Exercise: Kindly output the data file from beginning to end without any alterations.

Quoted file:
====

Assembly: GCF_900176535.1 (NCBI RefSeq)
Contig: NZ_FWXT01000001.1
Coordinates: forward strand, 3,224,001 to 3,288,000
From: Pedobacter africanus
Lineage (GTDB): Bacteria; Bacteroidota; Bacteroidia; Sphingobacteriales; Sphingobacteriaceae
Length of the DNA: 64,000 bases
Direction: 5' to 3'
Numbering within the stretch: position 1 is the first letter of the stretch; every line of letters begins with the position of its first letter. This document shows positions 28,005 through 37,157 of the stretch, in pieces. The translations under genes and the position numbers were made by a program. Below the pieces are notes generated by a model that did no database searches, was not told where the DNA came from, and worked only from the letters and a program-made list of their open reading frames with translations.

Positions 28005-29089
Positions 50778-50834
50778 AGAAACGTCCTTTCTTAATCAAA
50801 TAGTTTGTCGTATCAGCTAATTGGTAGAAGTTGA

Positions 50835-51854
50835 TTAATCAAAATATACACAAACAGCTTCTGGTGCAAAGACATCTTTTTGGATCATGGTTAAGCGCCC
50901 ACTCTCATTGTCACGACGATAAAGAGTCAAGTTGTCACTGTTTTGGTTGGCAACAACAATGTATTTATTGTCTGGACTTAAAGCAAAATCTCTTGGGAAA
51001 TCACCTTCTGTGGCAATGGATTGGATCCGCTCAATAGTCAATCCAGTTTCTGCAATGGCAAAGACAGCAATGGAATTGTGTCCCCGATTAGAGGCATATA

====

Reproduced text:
Assembly: GCF_900176535.1 (NCBI RefSeq)
Contig: NZ_FWXT01000001.1
Coordinates: forward strand, 3,224,001 to 3,288,000
From: Pedobacter africanus
Lineage (GTDB): Bacteria; Bacteroidota; Bacteroidia; Sphingobacteriales; Sphingobacteriaceae
Length of the DNA: 64,000 bases
Direction: 5' to 3'
Numbering within the stretch: position 1 is the first letter of the stretch; every line of letters begins with the position of its first letter. This document shows positions 28,005 through 37,157 of the stretch, in pieces. The translations under genes and the position numbers were made by a program. Below the pieces are notes generated by a model that did no database searches, was not told where the DNA came from, and worked only from the letters and a program-made list of their open reading frames with translations.

Positions 28005-29089
Positions 50778-50834
50778 AGAAACGTCCTTTCTTAATCAAA
50801 TAGTTTGTCGTATCAGCTAATTGGTAGAAGTTGA

Positions 50835-51854
50835 TTAATCAAAATATACACAAACAGCTTCTGGTGCAAAGACATCTTTTTGGATCATGGTTAAGCGCCC
50901 ACTCTCATTGTCACGACGATAAAGAGTCAAGTTGTCACTGTTTTGGTTGGCAACAACAATGTATTTATTGTCTGGACTTAAAGCAAAATCTCTTGGGAAA
51001 TCACCTTCTGTGGCAATGGATTGGATCCGCTCAATAGTCAATCCAGTTTCTGCAATGGCAAAGACAGCAATGGAATTGTGTCCCCGATTAGAGGCATATA